Spark learners are working together to match emotions with facial expressions.

Learners were eager to share how they identify these emotions in others by the facial expressions and body language of their friends and family. Experiences that were common amongst the learners were anger and frustration with siblings, sharing toys, or when others do not listen to them when they are talking. They also had strong reactions of disgust when it comes to eating vegetables they do not like. We then explored where in our bodies we feel our emotions. When we are having a strong emotion, what does that feel like?

Learners reflected on times that they experienced emotions and what it felt like in their bodies.

Learners shared sentiments such as “I feel happiness in my chest”, “I know I am happy when I have an overwhelming feeling inside”, “I keep all of my feelings in my brain, my brain tells me how I feel”, and “when I feel angry, I feel it in my arms and legs, I have to do something with it!” Spark learners are eager to act out these emotions and share stories. Next, learners will be exploring what to do when they have an uncomfortable emotion. What should I do when I am angry? Sad? Disgusted? Or fearful? We will be exploring these together soon!

Discovery Studio has dived a bit deeper into emotions. They have been using an emotions wheel to identify what they look like in others, how they know when someone is feeling a certain way, and what to do when you notice someone is feeling lonely, sad, overwhelmed, angry, happy, excited, or afraid.

Discovery learners discussing emotions, facial expressions, and body language.

Learners have explored what emotions meant to them through illustrations and shared experiences. Themes that have emerged are the joy that they feel with their families and friends, with special desserts, and while playing sports. Uncomfortable emotions such as feeling worthless, invaluable, and angry have been identified as hard to describe. Many learners made connections with each other when describing feelings of fear. They comforted each other through different suggestions and strategies for how to find comfort when you are afraid. What do you tell yourself when you are afraid? What does fear feel like inside of you? What is that feeling of fear telling you?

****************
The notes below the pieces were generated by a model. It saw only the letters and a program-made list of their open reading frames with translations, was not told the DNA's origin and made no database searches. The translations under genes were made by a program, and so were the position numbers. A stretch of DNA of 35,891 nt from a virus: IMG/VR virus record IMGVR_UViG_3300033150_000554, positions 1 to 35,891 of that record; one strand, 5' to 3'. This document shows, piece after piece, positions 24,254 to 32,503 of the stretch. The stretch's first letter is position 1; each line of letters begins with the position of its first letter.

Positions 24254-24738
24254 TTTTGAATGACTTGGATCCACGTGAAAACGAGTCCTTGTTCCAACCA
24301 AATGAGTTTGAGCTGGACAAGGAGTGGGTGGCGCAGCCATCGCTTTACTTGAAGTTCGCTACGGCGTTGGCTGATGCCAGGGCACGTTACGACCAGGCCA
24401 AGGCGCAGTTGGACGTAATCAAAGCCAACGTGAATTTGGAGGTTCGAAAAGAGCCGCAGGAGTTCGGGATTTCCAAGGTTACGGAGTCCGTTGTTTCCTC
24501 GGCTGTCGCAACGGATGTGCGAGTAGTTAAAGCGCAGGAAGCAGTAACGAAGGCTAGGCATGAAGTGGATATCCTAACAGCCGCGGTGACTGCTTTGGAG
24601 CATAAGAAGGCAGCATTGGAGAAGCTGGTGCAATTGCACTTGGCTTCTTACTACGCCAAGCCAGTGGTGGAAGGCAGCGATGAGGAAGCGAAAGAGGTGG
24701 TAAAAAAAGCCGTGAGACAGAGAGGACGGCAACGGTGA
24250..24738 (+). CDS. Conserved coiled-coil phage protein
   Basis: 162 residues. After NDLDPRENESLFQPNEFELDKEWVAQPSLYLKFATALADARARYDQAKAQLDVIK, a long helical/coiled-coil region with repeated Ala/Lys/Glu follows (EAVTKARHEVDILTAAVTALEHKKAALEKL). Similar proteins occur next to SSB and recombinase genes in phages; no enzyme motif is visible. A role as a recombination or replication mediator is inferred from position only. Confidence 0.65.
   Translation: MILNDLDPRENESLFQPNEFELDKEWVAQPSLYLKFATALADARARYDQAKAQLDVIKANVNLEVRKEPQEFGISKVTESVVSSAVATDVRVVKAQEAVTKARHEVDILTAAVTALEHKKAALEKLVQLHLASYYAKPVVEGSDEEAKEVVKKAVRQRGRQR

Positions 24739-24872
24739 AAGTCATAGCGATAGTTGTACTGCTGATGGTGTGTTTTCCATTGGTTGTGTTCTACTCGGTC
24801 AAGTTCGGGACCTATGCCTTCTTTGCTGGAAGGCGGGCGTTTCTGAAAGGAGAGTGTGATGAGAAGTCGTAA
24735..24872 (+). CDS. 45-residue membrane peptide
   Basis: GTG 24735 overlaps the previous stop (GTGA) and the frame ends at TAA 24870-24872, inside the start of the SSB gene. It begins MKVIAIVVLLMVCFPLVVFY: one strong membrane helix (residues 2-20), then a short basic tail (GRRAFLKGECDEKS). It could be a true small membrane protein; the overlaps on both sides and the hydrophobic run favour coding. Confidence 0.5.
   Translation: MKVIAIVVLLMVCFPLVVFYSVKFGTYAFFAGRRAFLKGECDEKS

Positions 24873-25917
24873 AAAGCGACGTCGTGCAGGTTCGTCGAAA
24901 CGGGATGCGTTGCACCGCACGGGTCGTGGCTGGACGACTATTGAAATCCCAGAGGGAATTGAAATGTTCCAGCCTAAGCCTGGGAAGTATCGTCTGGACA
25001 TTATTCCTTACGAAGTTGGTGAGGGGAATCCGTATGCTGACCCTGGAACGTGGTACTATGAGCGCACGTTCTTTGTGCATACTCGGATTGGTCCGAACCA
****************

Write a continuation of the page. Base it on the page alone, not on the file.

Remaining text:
Adventure Studio has begun the process of journaling. Journaling has been shown to help adolescents process their feelings and emotions in a healthy way (check out this article on teen journaling). We can often be overwhelmed by many emotions at once. Learners discussed how our bodies are giving us signals like feeling hot in our face or beginning to sweat when nervous.

Adventure learners creating collages representing who they are and how they feel.

Discussions around what it means to feel joyful, pressured, overwhelmed, and fragile dominated our conversations. Learners were eager to create collages about emotions they have experienced lately. Some of these included what it means to feel content or overwhelmed with happiness. Pressure was also an emotion that many learners have had experiences with. Which emotions are uncomfortable? Which are comfortable? What do you do when you are having an uncomfortable emotion? Learners will be discussing these emotions, how we identify them within ourselves and others, and strategies for what to do in the future.

These exercises are for more than use in the classroom. They provide learners with tools to name and process how they’re feeling at a deeper level. What is your body telling you today? What do you need? What is uncomfortable for you? What is comfortable? With these tools, your learner can challenge themselves to discover more about who they are, what they are feeling, and why. Have a conversation with your learner today and see what unfolds.

So, how are you feeling today?